Larrain and his “Tony Manero” star Castro reteam in this historical drama about a man who works in a morgue typing autopsy reports during the chaos of the 1973 military coup in Chile. Obsessed with his neighbor, a cabaret dancer who disappeared during the chaos, Mario (Castro) wanders the streets in search of his beloved.
“Potiche,” (France) [Film Page]
Director: Francois Ozon; Cast: Gerard Depardieu, Catherine Deneuve, Judith Godreche, Jeremie Renier
Veteran French director Ozon brings together the two greatest living acting legends of French cinema, Depardieu and Deneuve, for this adaptation of the eponymous play by Pierre Barillet and Jean-Pierre Gredy. Deneuve plays the wife of a rich industrialist who is forced to take over her husband’s factory after strikers hold him captive. Depardieu plays her former lover, a Communist deputy.
“Promises Written in Water” (USA)
Director: Vincent Gallo; Cast: Delfine Barfot, Sage Stallone, Lisa Love, Hope Tomaselli
Gallo’s first film since the infamous “Brown Bunny” (2003) is typically bizarre. Self-financed and in black-and-white, the film tells the story of a terminally ill young girl who decides to end her own life. Gallo’s film deliberately overturns the conventions of classical Hollywood filmmaking, with erratic editing, inconsistent costuming and “bad” acting.
“Road to Nowhere” (USA) [Film Page]
Director: Monte Hellman; Cast: Shannyn Sossamon, Dominique Swain, Cliff de Young, John Diehl, Waylon Payne
Former Roger Corman collaborator Hellman’s (“Tow-Lane Blacktop,” “Ride in the Whirlwind”) twisty, convention-busting new film is about a young filmmaker who gets involved with a crime while making a movie. “Road to Nowhere” was shot on a Canon 5D Mark II, a camera primarily used for still photography.
“A Sad Trumpet Ballad” (Spain) [Film Page]
Director: Alex de la Iglesia; Cast: Santiago Segura, Fernando Guillen Cuervo, Antonio de la Torre, Fran Perea
De la Iglesia’s (“El Crimen Perfecto”) has been likened to Guillermo del Toro’s and Peter Jackson’s, and his latest is similarly bizarre and visually arresting. De la Iglesia’s follow-up to the Goya-award-winning “Oxford Murders” (currently on VOD) follows two scarred clowns who compete for the love of a trapezist in Franco-era Spain.
“Silent Souls” (Russia) [Film Page]
Director: Aleksei Fedorchenko; Cast: Igor Sergeyev, Yuriy Tsurilo, Yuliya Aug, Victor Sukhorukov
Based on a short story by Denis Osokin, Fedorchenko’s melancholy drama relates the journey of a man and his companion, who travel to a river with the remains of his companion’s late wife. Fedorchenko won the Venice Horizons Documentary Award for “Pervye na Lune” in 2005.
“The Solitude of Prime Numbers” (Italy) [Film Page]
Director: Saverio Costanzo; Cast: Isabella Rossellini, Alba Rohrwacher, Filippo Timi, Luca Marinelli, Maurizio Donadoni
Costanzo’s adaptation of the international bestseller of the same name traces 24 years in the lives of a pair of upper middle-class Italian schoolmates who bond over similarly troubled childhoods. Timi, last seen in the States as Benito Mussolini in Marco Bellocchio’s “Vincere,” co-stars with Rossellini.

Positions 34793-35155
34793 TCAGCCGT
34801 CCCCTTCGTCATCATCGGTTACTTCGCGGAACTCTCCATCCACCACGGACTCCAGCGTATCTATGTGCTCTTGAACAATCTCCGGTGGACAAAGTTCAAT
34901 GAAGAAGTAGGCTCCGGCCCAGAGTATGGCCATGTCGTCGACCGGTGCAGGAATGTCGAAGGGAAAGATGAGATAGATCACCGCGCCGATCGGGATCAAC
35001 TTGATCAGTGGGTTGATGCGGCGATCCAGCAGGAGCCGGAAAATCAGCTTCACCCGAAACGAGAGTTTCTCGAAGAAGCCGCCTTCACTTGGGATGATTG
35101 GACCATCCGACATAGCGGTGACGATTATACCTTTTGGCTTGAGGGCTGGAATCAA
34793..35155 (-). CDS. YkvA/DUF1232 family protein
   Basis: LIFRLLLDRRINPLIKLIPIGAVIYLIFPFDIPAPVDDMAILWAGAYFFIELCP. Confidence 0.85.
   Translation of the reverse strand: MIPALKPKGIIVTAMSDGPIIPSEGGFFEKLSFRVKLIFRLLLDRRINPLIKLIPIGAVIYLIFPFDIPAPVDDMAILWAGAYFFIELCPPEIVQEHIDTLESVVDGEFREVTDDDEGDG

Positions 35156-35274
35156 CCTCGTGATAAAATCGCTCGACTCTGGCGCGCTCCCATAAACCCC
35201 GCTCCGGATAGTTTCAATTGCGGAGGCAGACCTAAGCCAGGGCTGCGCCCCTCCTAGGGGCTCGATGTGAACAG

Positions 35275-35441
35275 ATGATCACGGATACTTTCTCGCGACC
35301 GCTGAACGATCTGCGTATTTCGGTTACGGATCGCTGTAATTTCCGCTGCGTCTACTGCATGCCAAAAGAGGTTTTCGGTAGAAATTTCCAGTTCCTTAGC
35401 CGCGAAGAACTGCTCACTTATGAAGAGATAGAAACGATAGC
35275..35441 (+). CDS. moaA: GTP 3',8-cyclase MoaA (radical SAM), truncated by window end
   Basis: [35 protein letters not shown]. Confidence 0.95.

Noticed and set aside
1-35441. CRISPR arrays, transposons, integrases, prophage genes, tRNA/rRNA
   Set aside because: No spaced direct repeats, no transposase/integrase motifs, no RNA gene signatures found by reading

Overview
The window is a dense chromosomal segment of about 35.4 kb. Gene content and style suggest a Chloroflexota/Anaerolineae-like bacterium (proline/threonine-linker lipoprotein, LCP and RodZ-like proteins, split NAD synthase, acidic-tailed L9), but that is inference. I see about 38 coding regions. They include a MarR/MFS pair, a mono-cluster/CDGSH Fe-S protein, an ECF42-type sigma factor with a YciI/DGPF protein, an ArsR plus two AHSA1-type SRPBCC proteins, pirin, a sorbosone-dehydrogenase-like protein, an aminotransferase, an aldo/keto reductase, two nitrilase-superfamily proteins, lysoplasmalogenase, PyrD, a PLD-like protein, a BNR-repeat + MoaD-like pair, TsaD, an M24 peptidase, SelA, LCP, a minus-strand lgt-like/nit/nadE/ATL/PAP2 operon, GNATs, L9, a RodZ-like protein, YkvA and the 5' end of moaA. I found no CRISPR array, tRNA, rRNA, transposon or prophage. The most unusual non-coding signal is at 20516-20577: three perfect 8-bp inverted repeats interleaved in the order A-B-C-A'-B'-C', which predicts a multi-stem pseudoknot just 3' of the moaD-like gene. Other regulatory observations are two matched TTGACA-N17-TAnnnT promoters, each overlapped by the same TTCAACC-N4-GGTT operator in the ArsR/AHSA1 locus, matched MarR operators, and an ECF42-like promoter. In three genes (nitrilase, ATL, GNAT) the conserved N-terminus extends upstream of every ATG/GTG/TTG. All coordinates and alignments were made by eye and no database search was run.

“Somewhere” (USA) [Film Page]
Director: Sofia Coppola; Cast: Stephen Dorff, Elle Fanning, Benecio Del Toro, Michelle Monaghan
Coppola’s first film since the critically divisive “Marie Antoinette” features Dorff as an actor who re-examines his life after his 11-year-old daughter (Fanning) comes to visit him. The film is said to be partially inspired by Coppola’s childhood experiences with her legendary dad, Francis Ford Coppola.
“13 Assassins” (Japan) [Film Page]
Director: Takashi Miike; Cast: Koji Yakusho, Tsuyoshi Ihara, Yusuke Iseya, Takayuki Yamada
Miike, the aesthetically schizophrenic director of “Ichi the Killer,” “Audition” and “Visitor Q,” takes a stab at the samurai genre with his latest effort about a group of assassins on a suicide mission to kill an evil lord.
Director: Tom Tykwer; Cast: Sophie Rois, Sebastian Schipper, Devid Striesow
After “The International” and “Perfume: The Story of a Murderer,” Twyker returns to making German-language features with this comic drama about two partners in a couple who separately fall for the same man.
Out of Competition
“The Return of Chen Zhen,” Andrew Lau, China, Hong Kong (Opening Night Tribute to Bruce Lee)
“Machete,” Robert Rodriguez, USA (Opening Night Midnight Movie)
“The Tempest,” Julie Taymor, USA (Closing Night Film
“Vittorio racconta — Una vita da Mattatore,” Giancarlo Scarchilli, Italy (Homage to Vittorio Gassman)
“The Town,” Ben Affleck (U.S.)
“I’m Still Here: the Lost Year of Joaquin Phoenix,” Casey Affleck (U.S.)
“Sorelle Mai,” Marco Bellocchio (Italy)
“Niente Paura — Come siamo come eravamo e le canzoni di Luciano Ligabue,” Piergiorgio Gay (Italy)
“Dante Ferretti — Production Designer,” Gianfranco Giagni (Italy)
“Notizie degli Scavi,” Emidio Greco (Italy)
“The Last Movie” (1971), Dennis Hopper
“Gorbaciof,” Stefano Incerti (Italy)
“That Girl in Yellow Boots,” Anurag Kashyap (India)
“Showtime,” Stanley Kwan (China)
“Sei Venezia,” Carlo Mazzacurati (Italy)
“Zebraman” (2004), Takashi Miike (Japan)
“Zebraman 2: Attack on Zebra City,” Takashi Miike (Japan)”
“The Child’s Eye 3D,” Oxide Pang and Danny Pang (China, Hong Kong)
“Vallanzasca – Gli angeli del male,” Michele Placido (Italy)
“All Inclusive 3D,” Nadia Ranocchi and David Zamagni (Italy, Austria)
“Raavan” (Tamil version), Mani Ratnam (India)
“1960,” Gabriele Salvatores (Italy)
“La prima volta a Venezia,” Antonello Sarno (Italy)
“A Letter to Elia,” Martin Scorsese and Kent Jones (U.S.)
“Shock Labyrinth 3D,” Takashi Shimizu (Japan)
“L’ultimo Gattopardo: Ritratto di Goffredo Lombardo,” Giuseppe Tornatore (Italy)
“Passione,” John Turturro (Italy)
“Lope,” Andrucha Waddington (Spain, Brazil)
“Space Guy,” Zhang Yuan (China)
“Lost Kisses,” Roberta Torre
“20 Sigarette,” Aureliano Amadei
“Il Primo Incarico,” Giorgia Cecere
“A Woman,” Giada Colagrande
“Tajabone,” Salvatore Mereu
“Ma che storia,” Gianfranco Pannone
“Into Paradiso,” Paola Randi
Controcampo Italiano Shorts
“Come un soffio,” Michela Cescon
“Sposero Nichi Vendola,” Andrea Costantino
“Bassa Marea,” Roberto De Paolis
“Achille,” Giorgia Farina
“Niente Orchidee,” Simone Godano and Leonardo Godano
Controcampo Italiano Out of Competition
“Tarda Estate,” Antonio Di Trapani
“Il Loro Natale,” Gaetano Di Vaio
“Ward 54,” Monica Maggioni
“Flaiano: il meglio e passato,” Gianfranco Rolandi, Steve Della Casa
“Se hai una montagna di neve, tienila all’ombra,” Elisabetta Sgarbi and Eugenio Lio
“Fughe e approdi,” Giovanna Taviani
[Micah Sachs contributed to this article.]